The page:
Friday, September 30, 2022

Running Wild with Jonathan Demme and Friends

Ever since the untimely death of Ray Liotta four months ago, I've been trying to get hold of Liotta’s 1986 breakout performance in Jonathan Demme’s Something Wild. Three years before he played a ghostly Shoeless Joe Jackson in Field of Dreams, four years before he went to the mattresses as Henry Hill in Goodfellas, Liotta was indelible as a former high school classmate of Melanie Griffith’s Lulu, a man with a hair-trigger temper and a great enjoyment for mayhem. He must have made quite an impression on my fellow movie-lovers. When—after his death at age 67--I started requesting the film from my local library, it took four months for it to end up in my DVD player.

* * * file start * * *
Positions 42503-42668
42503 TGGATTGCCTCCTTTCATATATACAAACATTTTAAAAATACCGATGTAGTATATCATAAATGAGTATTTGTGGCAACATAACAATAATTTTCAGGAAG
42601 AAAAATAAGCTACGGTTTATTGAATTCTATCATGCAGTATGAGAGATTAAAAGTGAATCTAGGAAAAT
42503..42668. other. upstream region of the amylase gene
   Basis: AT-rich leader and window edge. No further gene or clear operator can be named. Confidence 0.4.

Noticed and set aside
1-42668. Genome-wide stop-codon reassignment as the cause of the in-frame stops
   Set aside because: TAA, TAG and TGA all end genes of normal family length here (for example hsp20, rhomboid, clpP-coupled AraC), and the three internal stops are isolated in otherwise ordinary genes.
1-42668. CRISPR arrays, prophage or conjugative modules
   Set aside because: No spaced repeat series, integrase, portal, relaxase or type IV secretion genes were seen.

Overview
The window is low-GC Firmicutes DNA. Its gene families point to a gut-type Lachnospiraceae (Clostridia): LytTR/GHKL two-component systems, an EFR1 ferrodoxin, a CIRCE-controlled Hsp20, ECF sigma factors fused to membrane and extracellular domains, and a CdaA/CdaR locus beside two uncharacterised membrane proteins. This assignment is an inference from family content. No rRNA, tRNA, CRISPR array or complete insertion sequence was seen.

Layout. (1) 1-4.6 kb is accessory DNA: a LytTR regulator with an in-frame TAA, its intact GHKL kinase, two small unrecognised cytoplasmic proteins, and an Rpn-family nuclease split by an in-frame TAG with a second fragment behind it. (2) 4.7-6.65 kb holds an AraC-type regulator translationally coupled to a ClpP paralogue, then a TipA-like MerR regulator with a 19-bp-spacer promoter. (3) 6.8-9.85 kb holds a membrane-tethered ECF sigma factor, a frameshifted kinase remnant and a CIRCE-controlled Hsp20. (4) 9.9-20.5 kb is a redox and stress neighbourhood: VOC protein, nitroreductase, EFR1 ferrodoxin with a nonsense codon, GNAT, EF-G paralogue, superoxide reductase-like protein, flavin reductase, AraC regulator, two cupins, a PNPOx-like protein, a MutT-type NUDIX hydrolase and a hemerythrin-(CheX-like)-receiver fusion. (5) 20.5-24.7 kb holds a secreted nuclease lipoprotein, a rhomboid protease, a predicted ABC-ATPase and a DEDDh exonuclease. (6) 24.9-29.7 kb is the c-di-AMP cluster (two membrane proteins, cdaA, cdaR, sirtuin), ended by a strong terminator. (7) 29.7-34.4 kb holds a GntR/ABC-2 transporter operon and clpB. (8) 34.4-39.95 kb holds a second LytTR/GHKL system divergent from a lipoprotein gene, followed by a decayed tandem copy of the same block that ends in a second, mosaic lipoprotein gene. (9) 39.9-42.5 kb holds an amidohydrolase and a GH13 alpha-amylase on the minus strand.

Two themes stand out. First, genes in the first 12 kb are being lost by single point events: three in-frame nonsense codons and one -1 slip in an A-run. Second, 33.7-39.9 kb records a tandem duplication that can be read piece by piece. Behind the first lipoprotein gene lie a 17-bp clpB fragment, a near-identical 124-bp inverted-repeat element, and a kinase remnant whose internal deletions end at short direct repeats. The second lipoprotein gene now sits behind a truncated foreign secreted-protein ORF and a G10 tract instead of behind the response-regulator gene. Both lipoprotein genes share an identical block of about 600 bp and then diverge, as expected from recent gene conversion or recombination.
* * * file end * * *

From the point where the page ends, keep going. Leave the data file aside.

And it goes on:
It was worth the wait.  After Hours, shot by Demme in 1986, is described online as an “action comedy.” But that designation doesn’t begin to suggest the film’s antic impact. At first it’s indeed very funny, showing a Wall Street financial nerd (Jeff Daniels) who can boast a big and very recent promotion falling under the spell of a gaudily-dressed party girl, played by Melanie Griffith (she of the babyish voice and the body that just won’t quit). This mismatched pair embarks on suburban adventures that feature alcohol, handcuffs, reckless driving, and thrill-seeking of all varieties. But just when we’re thoroughly enjoying their unlikely fling, the tone of the movie starts to shift dramatically. Griffith’s Lulu is not quite the carefree gal she seems to be, nor is Daniels’ uptight yuppie entirely telling the truth about his own placid homelife. And then there’s Liotta, showing up as Ray Sinclair at Lulu’s Pennsylvania high school reunion. Ray is handsome, charismatic, and alarmingly volatile, and when he appears the movie takes a left turn from which there’s no going back.